Car-sharing pioneer Zipcar (ZIP) has seen its stock swoon since reporting earnings on April 25. Zipcar reported a loss of $3 million, or 8 cents per share, on revenue growth of 20%. While this topped Wall Street estimates, analysts and other stock-watchers were apparently worried about Zipcar's forecast, which implied slowing revenue growth. Zipcar stock has dropped from nearly $14 before the earnings report to $10.20 at Monday's close, even enduring brief drops below $10. The strange thing about this price action is that management increased the company's earnings forecast. Typically, an earnings beat and raise does not lead to a 25%+ drop in stock price.
The problem, it seems, is that Zipcar is a growth company, and has been marketed to investors as such. Thus, revenue and user growth are more important to many investors at this point than earnings. However, this concern is overblown, as the company's valuation does not assume more than 15-20% revenue growth (as explained below). While Zipcar had never had a profitable quarter prior to its IPO last spring, it has posted a profit in two of the five quarters since then. Furthermore, the company expects 2012 to be its first profitable year.
In a recent investor presentation, Zipcar showed that income before tax in its first four cities (Boston, New York, Washington, and San Francisco) has risen steadily from 13% of revenue in 2008 to 23% of revenue in 2011. In these cities (which Zipcar refers to as its "established markets") Zipcar posted a 21% margin in the seasonally weak Q1 2012. As Jeremy Bowman writes, this indicates that profits are being held back by growth initiatives rather than a bad business model.
This means that, while overall revenue growth is nice, the key for Zipcar is to grow into its "less established" markets in order to get them up to (or near) the profitability level of the established markets. Since the company has managed this process well in the established markets, there's no reason to doubt its ability to transfer this success to other cities. In a worst case scenario, the company could pull out of underperforming markets and redeploy those vehicles elsewhere. In the Jefferies presentation noted earlier, Zipcar stated that EBIDTA margin has improved steadily from -1% to 2% to 5% over the past three fiscal years. The company's long-term financial model projects a 19% EBIDTA margin, implying that there is lots of room for profit growth even if revenue growth does slow somewhat. Zipcar now trades for less than 1.5 times projected 2012 sales. This is a very modest figure, indicating that the company's valuation does not necessitate rapid revenue growth.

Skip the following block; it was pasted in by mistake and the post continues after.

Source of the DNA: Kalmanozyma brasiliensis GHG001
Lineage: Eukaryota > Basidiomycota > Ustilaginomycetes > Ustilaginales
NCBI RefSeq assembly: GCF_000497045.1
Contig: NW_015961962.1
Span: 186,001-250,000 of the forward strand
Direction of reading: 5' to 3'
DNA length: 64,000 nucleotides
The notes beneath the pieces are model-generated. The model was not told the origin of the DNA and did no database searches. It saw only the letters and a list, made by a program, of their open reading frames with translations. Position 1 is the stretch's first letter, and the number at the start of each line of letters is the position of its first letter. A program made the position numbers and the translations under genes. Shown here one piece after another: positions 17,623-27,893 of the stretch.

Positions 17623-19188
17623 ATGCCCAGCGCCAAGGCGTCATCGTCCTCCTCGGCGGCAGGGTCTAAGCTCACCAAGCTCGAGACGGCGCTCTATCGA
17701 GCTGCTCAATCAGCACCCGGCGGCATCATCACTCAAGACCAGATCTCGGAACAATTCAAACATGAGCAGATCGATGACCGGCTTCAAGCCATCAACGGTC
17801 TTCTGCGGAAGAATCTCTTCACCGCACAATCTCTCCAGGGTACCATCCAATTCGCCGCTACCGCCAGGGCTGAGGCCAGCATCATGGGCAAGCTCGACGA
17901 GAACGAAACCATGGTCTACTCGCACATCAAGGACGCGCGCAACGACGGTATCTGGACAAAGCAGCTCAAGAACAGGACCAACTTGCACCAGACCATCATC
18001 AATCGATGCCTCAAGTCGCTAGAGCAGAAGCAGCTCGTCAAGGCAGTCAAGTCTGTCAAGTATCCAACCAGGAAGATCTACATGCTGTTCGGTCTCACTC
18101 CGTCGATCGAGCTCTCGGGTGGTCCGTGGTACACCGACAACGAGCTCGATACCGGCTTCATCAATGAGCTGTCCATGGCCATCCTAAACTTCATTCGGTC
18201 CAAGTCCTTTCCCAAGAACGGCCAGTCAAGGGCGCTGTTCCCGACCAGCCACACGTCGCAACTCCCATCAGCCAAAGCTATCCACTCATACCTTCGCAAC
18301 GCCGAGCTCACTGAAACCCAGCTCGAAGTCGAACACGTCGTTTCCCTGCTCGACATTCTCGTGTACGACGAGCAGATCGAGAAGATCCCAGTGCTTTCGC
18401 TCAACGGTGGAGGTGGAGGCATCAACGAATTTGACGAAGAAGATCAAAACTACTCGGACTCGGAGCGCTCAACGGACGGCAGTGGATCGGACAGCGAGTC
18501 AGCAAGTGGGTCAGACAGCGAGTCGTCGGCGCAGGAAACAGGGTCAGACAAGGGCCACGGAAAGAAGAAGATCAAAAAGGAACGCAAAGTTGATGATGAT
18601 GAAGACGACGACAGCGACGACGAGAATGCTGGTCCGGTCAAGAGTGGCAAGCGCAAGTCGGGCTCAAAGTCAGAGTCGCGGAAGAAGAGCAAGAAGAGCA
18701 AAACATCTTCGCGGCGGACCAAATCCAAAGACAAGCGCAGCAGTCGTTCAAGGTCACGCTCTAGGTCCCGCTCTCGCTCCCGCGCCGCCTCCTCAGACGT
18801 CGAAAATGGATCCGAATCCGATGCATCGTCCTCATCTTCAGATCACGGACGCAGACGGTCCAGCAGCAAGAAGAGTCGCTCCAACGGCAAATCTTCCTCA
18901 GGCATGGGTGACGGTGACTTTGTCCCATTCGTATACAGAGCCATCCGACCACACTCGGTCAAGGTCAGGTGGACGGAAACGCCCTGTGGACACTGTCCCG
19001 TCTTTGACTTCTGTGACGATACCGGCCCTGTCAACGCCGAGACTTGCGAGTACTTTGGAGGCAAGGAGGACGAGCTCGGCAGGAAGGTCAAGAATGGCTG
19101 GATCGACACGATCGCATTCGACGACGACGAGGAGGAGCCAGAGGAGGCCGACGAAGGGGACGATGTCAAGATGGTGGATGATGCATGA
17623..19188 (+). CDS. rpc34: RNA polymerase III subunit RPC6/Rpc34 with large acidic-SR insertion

Some pundits and industry-watchers have doubted Zipcar's ability to survive and maintain a competitive advantage against established daily car rental agencies such as Hertz (HTZ) and Avis Budget (CAR). In part this is due to a misunderstanding of Zipcar's business model: while members can rent Zipcars by the day, the company focuses on the hourly market. For short outings and errand trips under 5 hours, renting a Zipcar is almost always more cost effective than renting from a traditional agency. By contrast, Zipcar's daily prices are far above those of traditional car rental agencies. However, this simply pushes the mix towards the more profitable hourly market, while still allowing customers to rent Zipcars by the day if they are willing to pay a premium.
Furthermore, while Hertz has already made a small push into the hourly rental business, and Avis Budget is interested in doing the same, Zipcar has a substantial first mover advantage. First, Zipcar already has secured parking spaces for its 9000 car (and growing) fleet. Since the company focuses on markets with high parking costs (i.e. limited supply), competitors will have difficulty finding equally good parking real estate. Second, Zipcar has over 700,000 members, who are quite loyal to the company. As a Zipcar member myself, I have a hard time imagining how a competitor would induce me to switch. Zipcar's rates are fair and its cars are convenient; competitors could at best provide marginal improvements, which would not be worth the hassle of switching.
Zipcar's improving profitability picture and modest valuation make the company a worthwhile investment opportunity. Additionally, in the short term, Zipcar will benefit from lower gas prices during the peak summer driving season. While Zipcar's prospects are not tied as tightly to oil prices as airlines, for instance, gasoline still constitutes one of the company's largest expenses (unlike traditional rental car agencies, Zipcar pays for fuel rather than requiring customers to do so). Gas prices have already dropped roughly 17 cents in the past month, and gasoline futures price action suggests that prices are likely to continue declining. This provides additional upside to the company's projected profit for 2012. With all of these positive drivers, Zipcar is a steal at its current trading level near $10.